FOMC or the Board of Governors.
The Goals of Monetary Policy
Federal law establishes the goals of monetary policy. The Federal Reserve and the FOMC
are "to promote effectively the goals of maximum employment, stable prices, and moderate
long-term interest rates." Many analysts believe that achieving price stability should be the
primary goal of a central bank because a stable level of prices appears to be the condition
most conducive to maximum sustained output and employment, and to moderate long-term
interest rates. This presumably is because in times of price stability the prices of goods,
materials and services are undistorted by inflation and thus can serve as clearer signals and
guides for the efficient allocation of resources. Also, a background of stable prices is thought
to encourage capital formation because it reduces the distortion created by a tax system that
is only partly indexed for inflation. Some would argue that the remarkable period of growth
that we are experiencing is due in no small measure to the low rate of inflation that has
prevailed for some time.
The problem with the rather neat formulation that I have just given is that it does not include
an element of time. In the long run, I have no doubt that price stability underpins efforts to
achieve maximum output and employment. But, in the short run, some tensions can arise
between efforts to reduce inflation and efforts to maximize employment and output. For
example, the economy may at times be faced with adverse developments affecting supply,
such as a bad agricultural harvest or a disruption in the supply of oil, which put upward
pressure on prices and downward pressure on output and employment. In these
circumstances, makers of monetary policy must decide the extent to which we should focus
on defusing price pressures or on cushioning the loss of output and employment in the short
run, in the context of our long-term objectives. At other times, policymakers may be

concerned that expectations of inflation will get built into decisions about wages and prices,
become a self-fulfilling prophecy, and result in temporary losses of output and employment.
Countering this threat of inflation with a more restrictive monetary policy could risk small
losses of output and employment in the short run but might make it possible to avoid larger
losses later should expectations of higher inflation become embedded in the economy.
The press tries to categorize FOMC members as "hawks" and "doves." These labels are an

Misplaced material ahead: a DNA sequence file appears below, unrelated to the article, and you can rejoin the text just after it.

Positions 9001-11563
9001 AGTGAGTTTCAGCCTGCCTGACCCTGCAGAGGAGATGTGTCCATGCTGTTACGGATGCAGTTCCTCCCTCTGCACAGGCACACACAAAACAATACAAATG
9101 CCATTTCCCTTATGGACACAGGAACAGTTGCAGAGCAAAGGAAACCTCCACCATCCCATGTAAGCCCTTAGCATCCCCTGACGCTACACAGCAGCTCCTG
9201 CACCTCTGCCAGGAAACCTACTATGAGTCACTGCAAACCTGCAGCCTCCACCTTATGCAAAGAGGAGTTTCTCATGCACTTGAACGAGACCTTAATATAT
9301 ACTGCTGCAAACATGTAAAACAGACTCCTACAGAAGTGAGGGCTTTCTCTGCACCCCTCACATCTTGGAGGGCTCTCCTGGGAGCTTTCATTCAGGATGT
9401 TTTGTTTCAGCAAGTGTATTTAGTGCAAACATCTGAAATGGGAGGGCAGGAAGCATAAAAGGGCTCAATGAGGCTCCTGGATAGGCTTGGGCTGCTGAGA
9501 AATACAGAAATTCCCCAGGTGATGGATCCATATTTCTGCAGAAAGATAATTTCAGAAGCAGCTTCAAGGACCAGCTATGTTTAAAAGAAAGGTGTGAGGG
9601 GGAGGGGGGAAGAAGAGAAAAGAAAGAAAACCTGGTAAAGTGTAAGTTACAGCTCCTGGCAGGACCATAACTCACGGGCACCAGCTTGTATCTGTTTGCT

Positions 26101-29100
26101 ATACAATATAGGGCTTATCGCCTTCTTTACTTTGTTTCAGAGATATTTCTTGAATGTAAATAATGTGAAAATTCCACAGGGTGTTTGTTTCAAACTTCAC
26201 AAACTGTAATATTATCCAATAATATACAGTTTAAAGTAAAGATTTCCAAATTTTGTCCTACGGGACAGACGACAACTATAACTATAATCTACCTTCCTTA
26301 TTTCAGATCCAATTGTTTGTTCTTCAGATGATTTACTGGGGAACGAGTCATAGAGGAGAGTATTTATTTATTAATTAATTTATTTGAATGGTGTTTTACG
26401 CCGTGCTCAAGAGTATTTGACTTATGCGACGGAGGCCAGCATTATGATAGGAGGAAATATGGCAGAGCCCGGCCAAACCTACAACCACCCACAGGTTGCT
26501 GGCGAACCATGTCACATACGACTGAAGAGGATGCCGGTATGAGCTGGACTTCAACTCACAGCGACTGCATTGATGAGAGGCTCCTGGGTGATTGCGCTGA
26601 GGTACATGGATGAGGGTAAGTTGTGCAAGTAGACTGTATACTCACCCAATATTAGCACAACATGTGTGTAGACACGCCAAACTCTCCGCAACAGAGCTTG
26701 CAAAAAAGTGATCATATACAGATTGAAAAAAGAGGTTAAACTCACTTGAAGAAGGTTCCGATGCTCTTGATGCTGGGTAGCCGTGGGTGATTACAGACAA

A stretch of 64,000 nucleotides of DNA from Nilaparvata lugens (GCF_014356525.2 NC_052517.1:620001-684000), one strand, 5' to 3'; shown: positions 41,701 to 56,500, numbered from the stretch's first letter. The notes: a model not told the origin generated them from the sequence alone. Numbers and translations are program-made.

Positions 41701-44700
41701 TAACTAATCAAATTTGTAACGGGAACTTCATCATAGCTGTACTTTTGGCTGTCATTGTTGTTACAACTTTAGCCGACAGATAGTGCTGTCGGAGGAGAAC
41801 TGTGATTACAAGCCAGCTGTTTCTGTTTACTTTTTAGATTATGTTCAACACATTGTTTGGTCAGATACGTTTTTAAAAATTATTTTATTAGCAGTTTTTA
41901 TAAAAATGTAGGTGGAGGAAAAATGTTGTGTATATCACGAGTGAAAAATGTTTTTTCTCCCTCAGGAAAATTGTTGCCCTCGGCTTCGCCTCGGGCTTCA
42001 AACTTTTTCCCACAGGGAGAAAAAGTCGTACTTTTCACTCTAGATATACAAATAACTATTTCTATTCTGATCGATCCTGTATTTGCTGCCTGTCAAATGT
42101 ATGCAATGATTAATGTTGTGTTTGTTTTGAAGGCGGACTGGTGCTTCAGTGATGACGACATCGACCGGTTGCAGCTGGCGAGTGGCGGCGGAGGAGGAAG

effort to simplify, in fact, oversimplify, the complex choices that each member of the FOMC
must make in deciding how to trade off the risk that action, or inaction, on our part will lead
to inflation heating up to unacceptable levels, as opposed to having an inadequate creation
of jobs. But I believe that all members of the Committee recognize that the major
contribution the Federal Reserve can make to higher standards of living over time is to
promote price stability.
It is generally thought that monetary policy takes many months to have most of its effect on
growth and employment, while of course it has an immediate impact on financial markets.
Because of the long time frame for effect on the real economy, I believe that it is important
for policy to look ahead one to two years as it aims at promoting stable prices and a
sustainable GDP growth path, along which the economy is at full potential. Given that we
need to be forward-looking, or "preemptive," as it is often put, one potentially important
element in making monetary policy is the forecast or likely outlook for economic growth,
unemployment and the price level for the next year or two. Fortunately, as we make
monetary policy we have the advantage of several forecasts. The staff of the Board of
Governors, private sector economists, and the staffs of the Federal Reserve Banks all make
forecasts. Some individual Governors and Reserve Bank Presidents also have considerable
experience and expertise in forecasting.
To be useful for monetary policy, forecasts of the future health of the economy need to be
reasonably reliable. Good forecasts rest on the identification of empirical regularities that
can be confidently relied upon to provide guidance. Regrettably, some previously reliable
empirical relations have not proven so of late. As one example, the failure of price inflation
to pickup as labor markets have become tighter is not consistent with older empirical
observations. Moreover, factors outside of economists' models have provided some
surprises, such as the Asian economic and financial turmoil and the collapse of oil prices.
If forecast relationships are less certain, it becomes more challenging to be "preemptive." In
these circumstances, I believe, it is appropriate to put greater weight on incoming data to
determine whether the stance of monetary policy should be changed. Some of the variables